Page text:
I said hello with a smile as I strode up the steps of the church, but she, going in the opposite direction, clutched my arm gently, her eyes bright with news to share.
Soft perfume wafted around her, and I noticed her elegance and femininity. She wore a stylish, long coat and a silk scarf. Made up perfectly, her eyes were set off by soft, light brown eyeliner; tastefully applied with a light hand and her hair; soft, light brown waves; framed her face. She must have been very beautiful in her time, I thought.
She leaned in towards me, conspiratorially, pulling me closer with the hand on my arm.
"Did my daughter tell you what they've done for me?" she said, smiling.
"No," I said.
"They've said I can live with them," she said, "James--St. James I call him, is so good to me."
Her daughter and son-in-law (James): in their 50's: had walked on ahead of her as she confided her happy secret to me. I knew that she had been living at a nursing home with her husband who had just recently died of Alzheimer's disease.
Her words were poignant, and reminded me of Blanche Dubois in the movie, A Streetcar Named Desire: "Whoever you are, I have always depended on the kindness of strangers."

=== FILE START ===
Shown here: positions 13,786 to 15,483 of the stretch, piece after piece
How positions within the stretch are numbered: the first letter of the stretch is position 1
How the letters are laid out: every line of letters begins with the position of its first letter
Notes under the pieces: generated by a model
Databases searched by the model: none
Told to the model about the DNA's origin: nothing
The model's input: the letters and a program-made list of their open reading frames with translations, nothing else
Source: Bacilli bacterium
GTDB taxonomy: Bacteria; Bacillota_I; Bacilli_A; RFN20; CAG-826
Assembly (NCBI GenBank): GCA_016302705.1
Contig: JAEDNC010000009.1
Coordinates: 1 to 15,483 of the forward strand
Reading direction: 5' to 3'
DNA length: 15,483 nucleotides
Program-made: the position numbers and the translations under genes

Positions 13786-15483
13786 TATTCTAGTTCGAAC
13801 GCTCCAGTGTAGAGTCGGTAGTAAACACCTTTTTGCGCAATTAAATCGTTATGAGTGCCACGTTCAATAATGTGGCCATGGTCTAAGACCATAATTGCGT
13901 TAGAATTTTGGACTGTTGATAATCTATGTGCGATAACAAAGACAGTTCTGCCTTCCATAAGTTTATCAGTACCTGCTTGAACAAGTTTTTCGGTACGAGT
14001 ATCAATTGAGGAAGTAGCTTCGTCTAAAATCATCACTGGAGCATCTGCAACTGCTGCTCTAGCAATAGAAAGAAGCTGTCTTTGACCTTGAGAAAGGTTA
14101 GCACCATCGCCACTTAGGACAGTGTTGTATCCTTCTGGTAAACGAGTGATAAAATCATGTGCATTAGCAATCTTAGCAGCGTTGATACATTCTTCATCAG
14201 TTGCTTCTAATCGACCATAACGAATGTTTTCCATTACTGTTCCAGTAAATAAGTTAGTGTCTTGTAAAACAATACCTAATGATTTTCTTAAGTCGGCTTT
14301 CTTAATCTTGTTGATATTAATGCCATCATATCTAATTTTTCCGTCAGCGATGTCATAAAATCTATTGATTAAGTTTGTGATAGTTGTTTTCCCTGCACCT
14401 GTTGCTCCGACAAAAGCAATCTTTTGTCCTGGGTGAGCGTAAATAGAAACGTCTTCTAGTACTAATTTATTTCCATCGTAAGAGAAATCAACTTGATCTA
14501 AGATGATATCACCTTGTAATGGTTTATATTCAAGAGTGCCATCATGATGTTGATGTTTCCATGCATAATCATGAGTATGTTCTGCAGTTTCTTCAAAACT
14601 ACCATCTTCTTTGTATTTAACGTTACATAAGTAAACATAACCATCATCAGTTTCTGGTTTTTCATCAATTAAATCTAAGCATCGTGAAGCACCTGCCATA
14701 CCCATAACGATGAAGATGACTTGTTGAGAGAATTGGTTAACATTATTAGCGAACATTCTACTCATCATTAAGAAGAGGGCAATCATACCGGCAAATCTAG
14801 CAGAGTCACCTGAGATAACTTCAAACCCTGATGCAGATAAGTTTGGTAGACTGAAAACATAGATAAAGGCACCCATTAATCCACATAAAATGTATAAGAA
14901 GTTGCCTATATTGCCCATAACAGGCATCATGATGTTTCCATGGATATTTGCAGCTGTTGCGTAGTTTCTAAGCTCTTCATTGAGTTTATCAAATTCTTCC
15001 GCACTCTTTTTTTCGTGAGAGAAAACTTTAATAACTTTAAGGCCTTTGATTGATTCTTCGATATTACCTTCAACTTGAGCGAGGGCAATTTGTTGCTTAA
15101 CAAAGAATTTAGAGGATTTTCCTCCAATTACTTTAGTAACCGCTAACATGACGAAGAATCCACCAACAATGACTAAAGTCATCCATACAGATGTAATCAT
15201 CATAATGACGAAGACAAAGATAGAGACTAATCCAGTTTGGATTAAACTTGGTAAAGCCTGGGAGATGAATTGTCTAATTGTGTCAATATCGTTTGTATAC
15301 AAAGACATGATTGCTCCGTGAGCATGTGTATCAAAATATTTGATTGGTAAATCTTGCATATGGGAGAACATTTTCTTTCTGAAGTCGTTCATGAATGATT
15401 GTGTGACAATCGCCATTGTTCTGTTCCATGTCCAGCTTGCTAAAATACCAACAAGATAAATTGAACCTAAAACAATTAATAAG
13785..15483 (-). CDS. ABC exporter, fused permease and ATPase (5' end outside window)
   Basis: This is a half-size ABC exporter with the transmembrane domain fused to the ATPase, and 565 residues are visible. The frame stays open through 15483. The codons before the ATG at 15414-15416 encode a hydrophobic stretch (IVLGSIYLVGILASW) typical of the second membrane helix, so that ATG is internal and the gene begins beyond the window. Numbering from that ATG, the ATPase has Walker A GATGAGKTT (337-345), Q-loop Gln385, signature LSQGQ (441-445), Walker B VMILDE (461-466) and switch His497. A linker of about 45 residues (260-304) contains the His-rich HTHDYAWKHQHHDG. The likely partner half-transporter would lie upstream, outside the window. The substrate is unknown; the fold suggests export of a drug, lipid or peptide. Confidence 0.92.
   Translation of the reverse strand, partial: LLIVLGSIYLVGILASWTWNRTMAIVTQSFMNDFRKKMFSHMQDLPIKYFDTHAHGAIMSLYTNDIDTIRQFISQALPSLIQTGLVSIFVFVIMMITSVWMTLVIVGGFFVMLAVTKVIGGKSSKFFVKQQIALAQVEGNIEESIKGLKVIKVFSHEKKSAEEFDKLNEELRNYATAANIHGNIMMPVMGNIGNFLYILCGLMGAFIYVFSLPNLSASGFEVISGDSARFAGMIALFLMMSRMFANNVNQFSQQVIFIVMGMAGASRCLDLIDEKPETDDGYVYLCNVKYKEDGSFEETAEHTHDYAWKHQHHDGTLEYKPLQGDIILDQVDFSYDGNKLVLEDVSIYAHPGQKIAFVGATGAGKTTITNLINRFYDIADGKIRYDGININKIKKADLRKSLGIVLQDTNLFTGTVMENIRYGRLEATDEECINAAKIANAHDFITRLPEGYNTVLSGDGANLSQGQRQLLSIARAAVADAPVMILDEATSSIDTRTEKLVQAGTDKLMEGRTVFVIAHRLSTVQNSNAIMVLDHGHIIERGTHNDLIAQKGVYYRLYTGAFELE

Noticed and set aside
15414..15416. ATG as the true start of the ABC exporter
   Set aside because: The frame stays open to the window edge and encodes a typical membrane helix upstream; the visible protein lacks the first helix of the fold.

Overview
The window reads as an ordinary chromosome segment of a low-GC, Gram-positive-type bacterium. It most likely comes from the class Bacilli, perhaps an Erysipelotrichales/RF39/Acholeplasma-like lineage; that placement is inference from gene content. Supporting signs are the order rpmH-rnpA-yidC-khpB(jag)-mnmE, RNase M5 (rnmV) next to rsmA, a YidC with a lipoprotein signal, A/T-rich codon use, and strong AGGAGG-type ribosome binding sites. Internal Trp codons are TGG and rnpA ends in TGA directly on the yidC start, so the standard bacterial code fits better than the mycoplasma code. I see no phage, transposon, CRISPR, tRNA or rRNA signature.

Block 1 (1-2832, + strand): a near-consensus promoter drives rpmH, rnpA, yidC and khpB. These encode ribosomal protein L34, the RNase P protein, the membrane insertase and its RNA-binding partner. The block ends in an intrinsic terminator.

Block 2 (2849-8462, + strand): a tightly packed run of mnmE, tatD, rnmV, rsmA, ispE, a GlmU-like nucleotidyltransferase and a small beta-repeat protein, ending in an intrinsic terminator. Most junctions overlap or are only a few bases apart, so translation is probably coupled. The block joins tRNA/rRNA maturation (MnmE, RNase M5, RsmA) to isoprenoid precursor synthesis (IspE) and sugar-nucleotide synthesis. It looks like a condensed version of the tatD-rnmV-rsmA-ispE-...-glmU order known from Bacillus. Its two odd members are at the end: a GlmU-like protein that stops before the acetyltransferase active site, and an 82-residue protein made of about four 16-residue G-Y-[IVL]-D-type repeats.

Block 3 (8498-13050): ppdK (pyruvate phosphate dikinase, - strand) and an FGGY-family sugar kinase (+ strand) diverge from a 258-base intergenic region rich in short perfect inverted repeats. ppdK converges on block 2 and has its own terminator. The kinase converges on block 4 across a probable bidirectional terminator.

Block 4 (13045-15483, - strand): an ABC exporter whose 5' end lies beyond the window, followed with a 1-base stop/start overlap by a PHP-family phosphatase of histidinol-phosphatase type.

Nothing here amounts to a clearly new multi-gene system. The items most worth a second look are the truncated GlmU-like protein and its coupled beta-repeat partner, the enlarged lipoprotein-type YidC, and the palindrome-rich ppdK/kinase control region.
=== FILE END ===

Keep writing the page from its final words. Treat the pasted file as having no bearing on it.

There was something about someone so glad to have been "taken out" and "taken in," that made me feel sad. This woman had once held a position of prominence in society. Is this what happens to us all, I thought, this utter vulnerability and gratitude? And why did it affect me so? Surely it was wonderful that she no longer had to live at the nursing home?
Gratitude is a good thing, but I think I wished that she felt that she was the gift that others appreciated and that she would feel precious and vied for more than grateful.
I feel, deep down as though family doesn't "take in," they love one another and do that together as long as they can.
But perhaps it is me who is wrong. Her family have made room in their lives; adjusted their home to include an extra person and that is kind and generous and not to be taken for granted.
What do you think?